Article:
Here’s the fun thing about trademark rights in the United States, and this is not true in a lot of other places: Trademark rights in the U.S. are based on use. Even when you have a registration, the registration is itself based on use. You can’t get a registration based on a plan to use something in the future, or just paying a fee and saying that you want it. You have to show actual use in interstate commerce and you don’t need a registration to get trademark rights.

If you set up a shop and you start selling Rachelle’s Purses and people buy them, you sell to people in different states, and you start to get a reputation, you establish some goodwill in your name, and you do that for a few years, you have trademark rights and you don’t ever have to do anything to confirm those trademark rights. And if somebody then infringes, if somebody sets up a shop down the road and they start selling Rachelle’s Handbags and create confusion among consumers, you can sue them. You basically get all of the same rights that the owner of a registered mark has—not quite all of the same ones, but a lot of the same ones. Those are called common law rights. If this conflict gets litigated, it’s really difficult to predict the outcome.

It seems pretty clear that Ms. White has prior use. If she can show use as a trademark, if she can show use across state lines, if she can kind of establish those rights, then she can enforce those rights because they started first. So the first user is often going to be able to trump anybody who comes later. But then it gets even more complicated because the registration automatically gives you rights throughout the U.S., but common law rights are potentially cabined by where the use is made. So if Ms. White can show, for example, that she was using Lady A as a trademark throughout the Pacific Northwest long before those applications to register Lady A were filed by the band, then she might have superior rights in that region of the country, but not throughout the country.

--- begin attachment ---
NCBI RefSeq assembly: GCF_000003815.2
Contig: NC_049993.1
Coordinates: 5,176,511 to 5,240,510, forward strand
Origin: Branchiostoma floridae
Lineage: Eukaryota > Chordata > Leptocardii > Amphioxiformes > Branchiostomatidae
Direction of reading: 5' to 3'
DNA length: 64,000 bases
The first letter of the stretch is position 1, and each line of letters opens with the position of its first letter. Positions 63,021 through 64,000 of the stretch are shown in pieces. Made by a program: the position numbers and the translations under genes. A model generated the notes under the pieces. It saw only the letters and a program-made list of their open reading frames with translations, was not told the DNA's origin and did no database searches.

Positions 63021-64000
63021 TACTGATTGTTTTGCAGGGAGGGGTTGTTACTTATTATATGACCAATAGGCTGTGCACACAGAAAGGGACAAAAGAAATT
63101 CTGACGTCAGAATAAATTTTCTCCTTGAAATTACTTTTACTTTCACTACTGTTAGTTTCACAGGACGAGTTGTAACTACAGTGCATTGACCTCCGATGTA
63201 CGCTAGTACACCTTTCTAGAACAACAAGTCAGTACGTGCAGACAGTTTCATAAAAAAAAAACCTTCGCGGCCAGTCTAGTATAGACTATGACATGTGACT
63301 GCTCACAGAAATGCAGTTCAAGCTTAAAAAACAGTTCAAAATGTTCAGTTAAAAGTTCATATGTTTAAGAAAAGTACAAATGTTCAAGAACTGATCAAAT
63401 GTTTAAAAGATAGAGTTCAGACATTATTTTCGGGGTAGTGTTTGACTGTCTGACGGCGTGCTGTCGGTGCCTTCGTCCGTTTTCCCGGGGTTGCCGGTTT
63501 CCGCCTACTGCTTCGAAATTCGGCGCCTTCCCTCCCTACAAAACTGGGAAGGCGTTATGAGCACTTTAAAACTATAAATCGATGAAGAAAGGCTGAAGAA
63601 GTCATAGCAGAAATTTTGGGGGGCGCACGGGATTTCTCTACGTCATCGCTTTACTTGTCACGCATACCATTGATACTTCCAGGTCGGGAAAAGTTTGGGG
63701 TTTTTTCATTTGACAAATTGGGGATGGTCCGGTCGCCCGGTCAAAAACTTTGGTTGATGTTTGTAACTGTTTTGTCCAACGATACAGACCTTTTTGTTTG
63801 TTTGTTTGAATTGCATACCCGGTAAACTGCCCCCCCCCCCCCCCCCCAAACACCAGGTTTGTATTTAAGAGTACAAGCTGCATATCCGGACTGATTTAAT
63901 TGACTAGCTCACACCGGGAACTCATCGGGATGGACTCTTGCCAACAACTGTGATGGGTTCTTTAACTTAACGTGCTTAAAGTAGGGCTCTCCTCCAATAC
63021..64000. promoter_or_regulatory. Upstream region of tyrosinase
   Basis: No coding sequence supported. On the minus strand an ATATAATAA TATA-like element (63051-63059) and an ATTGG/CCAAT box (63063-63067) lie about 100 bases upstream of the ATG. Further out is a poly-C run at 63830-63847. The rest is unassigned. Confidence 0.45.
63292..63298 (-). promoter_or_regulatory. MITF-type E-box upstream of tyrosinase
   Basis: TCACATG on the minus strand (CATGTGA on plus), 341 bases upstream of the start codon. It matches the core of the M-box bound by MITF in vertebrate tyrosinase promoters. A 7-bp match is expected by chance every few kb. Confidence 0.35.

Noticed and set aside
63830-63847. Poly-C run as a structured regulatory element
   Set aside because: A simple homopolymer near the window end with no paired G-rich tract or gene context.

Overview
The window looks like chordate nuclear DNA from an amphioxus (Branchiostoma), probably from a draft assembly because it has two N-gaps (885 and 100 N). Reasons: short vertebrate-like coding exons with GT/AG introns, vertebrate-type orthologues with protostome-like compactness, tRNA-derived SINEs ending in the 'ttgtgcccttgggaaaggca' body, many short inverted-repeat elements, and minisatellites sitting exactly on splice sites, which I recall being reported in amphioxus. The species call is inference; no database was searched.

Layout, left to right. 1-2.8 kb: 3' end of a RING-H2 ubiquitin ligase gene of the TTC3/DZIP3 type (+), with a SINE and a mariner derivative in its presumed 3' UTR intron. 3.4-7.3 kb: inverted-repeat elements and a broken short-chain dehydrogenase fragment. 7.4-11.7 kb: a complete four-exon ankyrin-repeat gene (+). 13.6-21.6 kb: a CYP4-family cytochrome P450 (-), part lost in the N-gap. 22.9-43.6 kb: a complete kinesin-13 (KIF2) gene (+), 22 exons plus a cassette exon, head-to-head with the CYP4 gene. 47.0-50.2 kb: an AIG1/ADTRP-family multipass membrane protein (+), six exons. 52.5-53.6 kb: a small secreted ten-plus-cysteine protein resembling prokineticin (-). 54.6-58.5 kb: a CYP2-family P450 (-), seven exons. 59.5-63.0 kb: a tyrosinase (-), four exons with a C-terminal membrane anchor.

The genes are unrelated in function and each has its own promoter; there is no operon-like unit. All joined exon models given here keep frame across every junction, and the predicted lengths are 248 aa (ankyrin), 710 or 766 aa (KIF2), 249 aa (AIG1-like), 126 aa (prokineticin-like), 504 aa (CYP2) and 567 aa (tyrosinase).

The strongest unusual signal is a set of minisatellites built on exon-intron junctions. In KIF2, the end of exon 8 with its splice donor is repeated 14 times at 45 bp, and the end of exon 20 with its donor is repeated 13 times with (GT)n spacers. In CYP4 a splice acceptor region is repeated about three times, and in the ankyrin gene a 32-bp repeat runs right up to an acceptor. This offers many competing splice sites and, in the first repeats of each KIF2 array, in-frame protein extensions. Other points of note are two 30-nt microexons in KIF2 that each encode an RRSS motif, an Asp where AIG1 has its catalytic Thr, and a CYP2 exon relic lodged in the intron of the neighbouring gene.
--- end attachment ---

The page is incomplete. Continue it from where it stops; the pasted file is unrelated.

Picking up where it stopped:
I think some of the discussion that trademark people have been having is these older cases that divide up the country in that way are maybe useful if you’re selling doughnuts in a couple of towns. But if you are a musician, and you have a Spotify station, and you’re streaming music to people in every state or you’re selling albums and people can download them from their computers, then that geography starts to make a lot less sense. The $10 million that some are finding completely outrageous and some are finding not outrageous at all is, I think, a reflection of that uncertainty.

It is possible for them to go to court and for somebody to accurately say, “You know what, to the band, Lady A, the individual artist, she was here first. And people were buying her music in just about every state of the union, so you’re enjoined from using this name, despite your registration.” I think that would be a surprising outcome but it is possible.

What do you think would be an unsurprising outcome?